The staff really went out of their way. I missed the turnoff to the parking lot because I was looking at the view and not paying attention, and ended up with my own valet parker. I arrived at the greenhouse after it was closed, and the guy opened it up to show me around. And then, walking back up the hill, I took my shoes off (I’d worn the wrong shoes for that much walking) and was walking on the grass, because the backs of my heels had blistered and started bleeding. One of the workers in a golf cart stopped and drove me back up the hill. That was so sweet. I mean, it was my own damn fault, and it was only blisters. Uncomfortable, but hardly life threatening. With all the terrible things going on in the world, I’m not going to complain about a few blisters!

Very funny: A west coast vineyard had their sales meeting at the resort. If you’ve ever experienced a half a dozen wine salesmen trying to pick you up simultaneously, you know how funny it is. Highly, HIGHLY entertaining. If they don’t make it into a book, they might have to get their own story.

I have to say how impressed I was with the teenagers – much more together and much better behaved than their parents, all the way around. Gave me hope for the future!

We visited the Barn Museum, where I was ready to buy a hand-made writing desk and various other bits of furniture (in spite of having no place to put them), and got knocked over by one of the cart horses who decided I was paying too much attention to a mule. And then the littlest horse felt left out and stuck his nose in the water barrel and splashed water all over me. It was very funny. I took lots of pictures of sleighs and turn-of-the-century carriages.

I took lots of photos of everything. In addition to articles, some of the places on the grounds would work well in the Casherick Drualtys books. Next week, when I’m up in Saratoga, I have to photographs the boulevards leading down to the town from Skidmore, because, in Shallid, when Elise and Maddie walk to town to buy supplies, those are the streets that were the inspiration. Mix some of the universities I saw in the UK, and some of the grounds here on the mountain, and I’ve got my location.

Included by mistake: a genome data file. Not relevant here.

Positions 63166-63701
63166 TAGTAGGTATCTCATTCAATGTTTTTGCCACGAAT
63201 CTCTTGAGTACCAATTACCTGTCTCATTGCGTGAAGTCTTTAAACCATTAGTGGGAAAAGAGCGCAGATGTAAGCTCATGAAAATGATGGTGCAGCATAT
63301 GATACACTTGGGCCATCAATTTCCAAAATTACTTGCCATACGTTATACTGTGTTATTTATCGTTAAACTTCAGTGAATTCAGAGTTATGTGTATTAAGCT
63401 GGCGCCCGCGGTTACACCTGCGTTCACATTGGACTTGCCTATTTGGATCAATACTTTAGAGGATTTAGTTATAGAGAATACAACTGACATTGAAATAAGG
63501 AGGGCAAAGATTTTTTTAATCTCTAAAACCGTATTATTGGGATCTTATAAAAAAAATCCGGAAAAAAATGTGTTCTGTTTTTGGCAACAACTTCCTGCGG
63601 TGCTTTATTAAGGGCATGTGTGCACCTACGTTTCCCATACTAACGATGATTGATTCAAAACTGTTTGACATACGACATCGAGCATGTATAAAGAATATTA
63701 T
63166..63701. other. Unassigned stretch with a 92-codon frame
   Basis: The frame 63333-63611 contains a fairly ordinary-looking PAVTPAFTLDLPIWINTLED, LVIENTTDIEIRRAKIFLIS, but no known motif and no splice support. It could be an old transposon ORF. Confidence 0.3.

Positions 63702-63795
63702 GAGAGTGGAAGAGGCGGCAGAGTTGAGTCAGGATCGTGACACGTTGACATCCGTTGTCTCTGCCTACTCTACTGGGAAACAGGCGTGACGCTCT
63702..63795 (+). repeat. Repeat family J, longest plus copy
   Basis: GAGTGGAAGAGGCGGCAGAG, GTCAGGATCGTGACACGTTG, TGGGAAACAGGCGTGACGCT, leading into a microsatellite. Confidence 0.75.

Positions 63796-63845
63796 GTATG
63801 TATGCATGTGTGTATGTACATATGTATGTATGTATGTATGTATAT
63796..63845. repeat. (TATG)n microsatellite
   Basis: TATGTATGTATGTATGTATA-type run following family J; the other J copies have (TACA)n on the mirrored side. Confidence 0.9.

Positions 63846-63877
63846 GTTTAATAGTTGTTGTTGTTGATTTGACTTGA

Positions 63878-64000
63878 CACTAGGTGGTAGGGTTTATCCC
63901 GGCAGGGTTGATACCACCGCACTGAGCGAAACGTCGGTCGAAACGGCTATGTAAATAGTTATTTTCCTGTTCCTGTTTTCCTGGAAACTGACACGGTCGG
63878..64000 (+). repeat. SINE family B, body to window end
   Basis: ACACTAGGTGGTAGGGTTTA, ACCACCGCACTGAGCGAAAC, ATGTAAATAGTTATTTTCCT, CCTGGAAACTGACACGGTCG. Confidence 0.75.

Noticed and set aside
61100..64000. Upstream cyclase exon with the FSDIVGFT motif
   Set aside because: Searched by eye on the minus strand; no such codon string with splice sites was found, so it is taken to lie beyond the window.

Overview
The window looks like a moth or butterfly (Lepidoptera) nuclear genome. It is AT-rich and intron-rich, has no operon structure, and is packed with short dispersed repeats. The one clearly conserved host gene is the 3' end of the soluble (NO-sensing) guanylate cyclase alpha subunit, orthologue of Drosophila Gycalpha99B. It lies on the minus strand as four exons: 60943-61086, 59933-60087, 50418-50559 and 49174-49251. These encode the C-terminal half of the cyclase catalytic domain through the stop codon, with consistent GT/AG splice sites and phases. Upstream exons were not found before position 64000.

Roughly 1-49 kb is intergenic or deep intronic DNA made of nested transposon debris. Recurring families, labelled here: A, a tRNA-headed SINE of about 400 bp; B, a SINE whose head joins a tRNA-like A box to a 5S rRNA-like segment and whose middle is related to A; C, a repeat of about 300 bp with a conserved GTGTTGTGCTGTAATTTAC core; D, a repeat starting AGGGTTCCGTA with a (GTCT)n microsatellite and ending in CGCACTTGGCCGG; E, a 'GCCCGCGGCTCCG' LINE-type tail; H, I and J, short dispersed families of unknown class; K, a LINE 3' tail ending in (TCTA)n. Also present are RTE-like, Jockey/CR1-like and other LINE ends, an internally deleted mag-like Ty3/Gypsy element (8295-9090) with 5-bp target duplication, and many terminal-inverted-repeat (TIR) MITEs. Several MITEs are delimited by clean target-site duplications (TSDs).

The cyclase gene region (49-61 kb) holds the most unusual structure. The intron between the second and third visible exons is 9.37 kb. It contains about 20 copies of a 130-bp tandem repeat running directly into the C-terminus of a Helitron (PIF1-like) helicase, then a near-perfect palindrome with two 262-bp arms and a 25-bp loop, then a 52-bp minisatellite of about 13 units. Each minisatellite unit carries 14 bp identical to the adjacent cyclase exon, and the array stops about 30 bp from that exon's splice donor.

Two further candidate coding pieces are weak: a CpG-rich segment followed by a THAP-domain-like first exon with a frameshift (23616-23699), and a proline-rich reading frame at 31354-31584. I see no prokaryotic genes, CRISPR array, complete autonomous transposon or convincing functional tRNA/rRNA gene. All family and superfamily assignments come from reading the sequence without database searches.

Also, sitting on the porch, I did a rough outline for a new story. Not sure when I’ll get to write it, but it’s such a great location for either a mystery or a suspense or a romantic comedy with a little bit of mystery thrown in. I have the characters, the location, hints of story – but I have to weave it together into a plot. It’ll percolate for awhile. I’ll print up the pictures and put them up on a board and it will all evolve.

I even toyed with the idea of moving to the area. It’s relatively inexpensive; there’s a huge arts community; it’s beautiful; there are, literally, several thousand businesses in the area I could approach to pitch myself as a writer for the business. However, there’s also quite a large homeless population, and the unemployment rate is one of the highest in the state.

House-wise, I feel I can get more house for the money further up in New England, and also, more the type of house I want – something that’s been around for awhile, not new construction. The only home listing I saw that wasn’t new development construction was built in 1791, and needs more work than I could put into it at this time.

The world of the Mountain and the world of the town are in too much opposition, vibe-wise, for me to be comfortable with the area.

There’s also, in the main town, a sense of passivity and waiting rather than the positive type of atmosphere I seek. That sort of predatory “you owe me because I exist” with which I disagree.

One of the things I like about the area of Massachusetts I’m considering (and the New England coast, in general) is a sense of coping. That region is similar to New York City in that, when something needs to be done, the majority of people don’t whine about it. They assess what needs doing and they do it. No drama, no whining. Action. Even out here, in this suburb, where there are too many spoiled, over privileged housewives who don’t work for a living (i.e., they’re not raising their kids, their husbands pay someone else to take care of the kids and clean the house), there’s more of a sense of dealing with things than in many other areas of the country in which I’ve lived. I need to live in a place where life is approached with a certain work ethic and a dry humor that I find along the New England coast. Where people actively participate in their lives instead of waiting for someone else to handle it. A sense of “go get” rather than “gimme”.